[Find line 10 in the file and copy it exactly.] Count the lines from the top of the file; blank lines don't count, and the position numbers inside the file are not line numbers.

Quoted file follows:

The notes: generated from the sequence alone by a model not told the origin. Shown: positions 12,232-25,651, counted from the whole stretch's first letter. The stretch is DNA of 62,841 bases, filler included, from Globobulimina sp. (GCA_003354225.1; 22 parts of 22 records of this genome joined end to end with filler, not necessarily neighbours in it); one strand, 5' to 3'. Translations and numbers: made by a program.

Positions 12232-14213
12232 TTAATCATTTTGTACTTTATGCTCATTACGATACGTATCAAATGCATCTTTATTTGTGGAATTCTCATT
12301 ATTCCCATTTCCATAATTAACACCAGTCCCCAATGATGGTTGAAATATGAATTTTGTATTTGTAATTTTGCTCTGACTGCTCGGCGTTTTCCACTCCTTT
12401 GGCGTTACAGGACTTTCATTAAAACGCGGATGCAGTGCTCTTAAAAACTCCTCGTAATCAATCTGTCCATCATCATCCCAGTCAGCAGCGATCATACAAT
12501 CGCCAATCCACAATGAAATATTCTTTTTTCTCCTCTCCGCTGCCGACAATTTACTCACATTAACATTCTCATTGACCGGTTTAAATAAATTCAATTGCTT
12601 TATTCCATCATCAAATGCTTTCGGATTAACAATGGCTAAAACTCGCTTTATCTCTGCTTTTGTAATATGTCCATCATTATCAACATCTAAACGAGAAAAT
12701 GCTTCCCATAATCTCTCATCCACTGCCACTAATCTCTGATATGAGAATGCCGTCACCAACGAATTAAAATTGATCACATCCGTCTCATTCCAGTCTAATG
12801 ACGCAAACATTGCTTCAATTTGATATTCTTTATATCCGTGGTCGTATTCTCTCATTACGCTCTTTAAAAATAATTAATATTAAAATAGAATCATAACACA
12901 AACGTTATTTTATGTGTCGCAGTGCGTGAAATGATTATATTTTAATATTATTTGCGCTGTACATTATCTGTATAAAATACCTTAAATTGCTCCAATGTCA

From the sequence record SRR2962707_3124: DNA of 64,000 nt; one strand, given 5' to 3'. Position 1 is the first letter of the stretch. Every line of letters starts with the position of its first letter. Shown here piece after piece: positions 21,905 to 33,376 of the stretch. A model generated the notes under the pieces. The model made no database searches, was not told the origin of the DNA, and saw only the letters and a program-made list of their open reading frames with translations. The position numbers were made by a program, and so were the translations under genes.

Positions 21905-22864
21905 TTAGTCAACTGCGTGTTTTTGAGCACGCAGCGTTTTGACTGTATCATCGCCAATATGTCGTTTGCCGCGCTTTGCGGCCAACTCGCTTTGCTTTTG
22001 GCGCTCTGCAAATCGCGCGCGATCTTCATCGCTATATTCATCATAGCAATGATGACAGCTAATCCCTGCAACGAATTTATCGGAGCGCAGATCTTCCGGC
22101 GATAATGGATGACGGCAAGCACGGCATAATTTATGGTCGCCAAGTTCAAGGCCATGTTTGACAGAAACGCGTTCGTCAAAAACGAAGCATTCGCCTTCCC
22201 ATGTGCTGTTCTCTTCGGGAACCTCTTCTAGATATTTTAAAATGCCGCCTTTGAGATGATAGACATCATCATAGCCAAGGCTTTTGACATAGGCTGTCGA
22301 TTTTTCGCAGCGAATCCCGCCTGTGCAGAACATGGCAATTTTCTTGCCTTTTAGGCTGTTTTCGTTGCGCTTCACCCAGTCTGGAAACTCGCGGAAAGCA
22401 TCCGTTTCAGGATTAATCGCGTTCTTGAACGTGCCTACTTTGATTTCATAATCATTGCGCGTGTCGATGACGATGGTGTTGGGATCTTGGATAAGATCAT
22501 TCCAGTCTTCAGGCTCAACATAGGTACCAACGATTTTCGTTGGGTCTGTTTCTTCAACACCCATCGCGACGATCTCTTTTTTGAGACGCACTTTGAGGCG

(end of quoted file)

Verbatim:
12901 AACGTTATTTTATGTGTCGCAGTGCGTGAAATGATTATATTTTAATATTATTTGCGCTGTACATTATCTGTATAAAATACCTTAAATTGCTCCAATGTCA